Democratic Senator Barbara Boxer wants to eliminate the Electoral College

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Outgoing California Sen. Barbara Boxer planned to introduce a bill on Tuesday that would eliminate the Electoral College, following Democratic nominee Hillary Clinton's electoral loss to President-elect Donald Trump but near-certain popular vote victory.

The legislation would amend the Constitution, and would need to be ratified by three-fourths of the states within seven years after passage in Congress to be enacted.

RELATED: Somber scenes from the White House after 2016 election

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Somber scenes from the White House post-election

A White House staff member weeps openly as she awaits U.S. President Barack Obama's arrival to speak about the election results in the Rose Garden of the White House in Washington, U.S., November 9, 2016.

(REUTERS/Kevin Lamarque)

White House staff, including Press Secretary Josh Earnest (2nd L), senior advisor Valerie Jarrett (3rd L) and Communication Director Jen Psaki (2nd R), listen as U.S. President Barack Obama makes a statement on the election results at the Rose Garden of the White House November 9, 2006 in Washington, DC. Republican presidential nominee has won the election and will become the 45th president of the United States.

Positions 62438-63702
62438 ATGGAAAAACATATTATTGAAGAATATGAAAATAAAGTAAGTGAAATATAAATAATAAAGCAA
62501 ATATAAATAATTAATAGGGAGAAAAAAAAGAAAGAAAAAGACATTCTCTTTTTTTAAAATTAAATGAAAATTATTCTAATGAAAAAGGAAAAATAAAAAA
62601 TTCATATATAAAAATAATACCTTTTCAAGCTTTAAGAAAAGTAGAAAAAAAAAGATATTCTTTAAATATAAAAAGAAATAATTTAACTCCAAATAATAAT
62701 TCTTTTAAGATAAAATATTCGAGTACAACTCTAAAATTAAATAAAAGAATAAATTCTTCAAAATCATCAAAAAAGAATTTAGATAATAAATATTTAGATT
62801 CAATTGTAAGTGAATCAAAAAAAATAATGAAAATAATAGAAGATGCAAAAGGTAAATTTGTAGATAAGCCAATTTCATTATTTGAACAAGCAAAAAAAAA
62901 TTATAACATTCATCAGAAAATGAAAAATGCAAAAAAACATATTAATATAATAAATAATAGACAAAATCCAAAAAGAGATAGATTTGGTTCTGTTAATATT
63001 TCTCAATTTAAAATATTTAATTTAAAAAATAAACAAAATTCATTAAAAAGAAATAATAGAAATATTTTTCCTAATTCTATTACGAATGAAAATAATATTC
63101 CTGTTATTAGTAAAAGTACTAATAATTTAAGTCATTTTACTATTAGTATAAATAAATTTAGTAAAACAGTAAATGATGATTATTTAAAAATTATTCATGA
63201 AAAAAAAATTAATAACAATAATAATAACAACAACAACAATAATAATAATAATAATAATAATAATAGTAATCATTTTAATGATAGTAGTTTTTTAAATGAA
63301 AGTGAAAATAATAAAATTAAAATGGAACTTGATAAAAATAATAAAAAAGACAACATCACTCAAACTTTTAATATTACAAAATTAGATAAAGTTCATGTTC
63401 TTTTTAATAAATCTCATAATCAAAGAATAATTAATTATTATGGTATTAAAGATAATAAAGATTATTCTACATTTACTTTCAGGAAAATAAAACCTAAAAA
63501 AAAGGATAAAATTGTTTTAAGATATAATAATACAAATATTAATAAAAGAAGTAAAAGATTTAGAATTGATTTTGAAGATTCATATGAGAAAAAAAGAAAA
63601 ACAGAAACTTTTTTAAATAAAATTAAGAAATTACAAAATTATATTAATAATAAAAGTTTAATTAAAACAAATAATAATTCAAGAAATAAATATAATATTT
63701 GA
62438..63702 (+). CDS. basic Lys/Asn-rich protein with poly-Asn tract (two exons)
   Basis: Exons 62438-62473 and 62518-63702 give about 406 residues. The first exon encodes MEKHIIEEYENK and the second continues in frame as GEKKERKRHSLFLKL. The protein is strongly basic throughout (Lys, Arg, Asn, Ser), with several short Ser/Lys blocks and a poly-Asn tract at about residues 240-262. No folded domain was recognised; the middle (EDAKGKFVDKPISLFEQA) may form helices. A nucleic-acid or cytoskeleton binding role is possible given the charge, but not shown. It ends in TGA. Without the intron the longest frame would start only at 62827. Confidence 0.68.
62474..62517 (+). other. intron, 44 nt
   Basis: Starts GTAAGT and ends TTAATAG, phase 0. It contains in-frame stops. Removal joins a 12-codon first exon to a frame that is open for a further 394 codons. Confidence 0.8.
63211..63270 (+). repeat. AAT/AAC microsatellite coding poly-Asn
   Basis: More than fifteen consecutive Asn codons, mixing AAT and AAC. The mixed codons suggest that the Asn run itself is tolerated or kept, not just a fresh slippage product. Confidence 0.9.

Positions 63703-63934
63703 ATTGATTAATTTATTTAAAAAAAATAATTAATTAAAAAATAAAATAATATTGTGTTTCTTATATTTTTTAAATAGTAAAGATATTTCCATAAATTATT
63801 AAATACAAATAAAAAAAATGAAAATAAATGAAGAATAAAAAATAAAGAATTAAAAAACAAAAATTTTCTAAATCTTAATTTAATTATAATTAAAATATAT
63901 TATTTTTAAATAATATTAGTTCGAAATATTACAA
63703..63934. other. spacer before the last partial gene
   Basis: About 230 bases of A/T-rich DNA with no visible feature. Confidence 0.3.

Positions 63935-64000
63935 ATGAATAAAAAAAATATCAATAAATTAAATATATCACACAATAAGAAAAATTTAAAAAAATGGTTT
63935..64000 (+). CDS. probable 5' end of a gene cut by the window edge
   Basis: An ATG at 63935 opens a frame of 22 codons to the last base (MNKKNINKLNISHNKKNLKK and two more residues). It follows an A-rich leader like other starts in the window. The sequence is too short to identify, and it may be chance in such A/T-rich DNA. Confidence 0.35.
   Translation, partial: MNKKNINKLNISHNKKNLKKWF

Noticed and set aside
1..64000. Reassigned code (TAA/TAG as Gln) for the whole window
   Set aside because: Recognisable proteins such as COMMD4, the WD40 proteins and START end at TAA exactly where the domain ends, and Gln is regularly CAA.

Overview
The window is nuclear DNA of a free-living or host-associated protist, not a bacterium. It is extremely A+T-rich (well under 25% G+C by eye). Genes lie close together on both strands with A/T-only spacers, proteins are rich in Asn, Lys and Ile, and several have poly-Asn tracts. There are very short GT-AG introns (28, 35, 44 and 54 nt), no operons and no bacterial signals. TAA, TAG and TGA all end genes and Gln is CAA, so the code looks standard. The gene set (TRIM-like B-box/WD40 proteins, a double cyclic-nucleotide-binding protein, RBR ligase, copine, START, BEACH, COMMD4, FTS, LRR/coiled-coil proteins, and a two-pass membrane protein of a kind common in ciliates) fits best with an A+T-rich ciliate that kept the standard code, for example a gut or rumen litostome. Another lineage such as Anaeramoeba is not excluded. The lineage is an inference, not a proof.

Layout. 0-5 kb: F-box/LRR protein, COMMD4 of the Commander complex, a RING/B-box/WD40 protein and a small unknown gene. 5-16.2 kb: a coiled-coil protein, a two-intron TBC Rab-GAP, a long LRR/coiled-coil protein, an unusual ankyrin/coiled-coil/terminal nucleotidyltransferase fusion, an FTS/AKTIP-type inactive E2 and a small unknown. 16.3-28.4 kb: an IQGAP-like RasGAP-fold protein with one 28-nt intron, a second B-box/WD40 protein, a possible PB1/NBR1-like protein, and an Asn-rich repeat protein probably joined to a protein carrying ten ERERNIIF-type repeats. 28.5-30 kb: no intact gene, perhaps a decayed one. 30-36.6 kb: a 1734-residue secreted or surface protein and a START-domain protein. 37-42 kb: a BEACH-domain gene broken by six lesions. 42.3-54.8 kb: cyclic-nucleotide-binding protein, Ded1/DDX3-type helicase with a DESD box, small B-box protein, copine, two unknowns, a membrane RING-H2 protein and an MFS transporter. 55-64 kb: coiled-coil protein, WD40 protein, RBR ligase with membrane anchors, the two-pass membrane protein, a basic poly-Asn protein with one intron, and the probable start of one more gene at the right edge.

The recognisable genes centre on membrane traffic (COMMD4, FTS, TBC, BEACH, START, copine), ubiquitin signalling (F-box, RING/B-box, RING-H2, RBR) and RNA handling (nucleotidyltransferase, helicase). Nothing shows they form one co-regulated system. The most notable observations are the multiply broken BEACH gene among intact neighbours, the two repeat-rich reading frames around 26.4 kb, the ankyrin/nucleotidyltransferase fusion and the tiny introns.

(Photo by Alex Wong/Getty Images)

U.S. President Barack Obama, with Vice President Joe Biden at his side, speaks about the election results that saw Donald Trump become President-elect from the Rose Garden of the White House in Washington November 9, 2016.

(REUTERS/Kevin Lamarque)

Staff, including White House Press Secretary Josh Earnest, right, listen as President Barack Obama speaks about the election results, Wednesday, Nov. 9, 2016, in the Rose Garden at the White House in Washington.

(AP Photo/Susan Walsh)

White House staff members applaud in the Rose Garden of the White House in Washington, Wednesday, Nov. 9, 2016, after listening to President Barack Obama speak about the election.

(AP Photo/Pablo Martinez Monsivais)

Staff members listen as U.S. President Barack Obama, not pictured, speaks in the Rose Garden at the White House in Washington, D.C., U.S., on Wednesday, Nov. 9, 2016. No U.S. president put more on the line than Obama to ensure the election of his chosen successor. Now, Hillary Clinton's failure may serve as a repudiation of much of his two-term legacy.

(Photographer: T.J. Kirkpatrick/Bloomberg via Getty Images)

U.S. President Barack Obama speaks about the election results that saw Donald Trump become President-elect from the Rose Garden of the White House in Washington, U.S., November 9, 2016.

(REUTERS/Kevin Lamarque)

White House staff listen as U.S. President Barack Obama made a statement on the election results in the Rose Garden at the White House November 9, 2016 in Washington, DC. Republican presidential nominee Donald Trump has won the election and will become the 45th president of the United States.

(Photo by Alex Wong/Getty Images)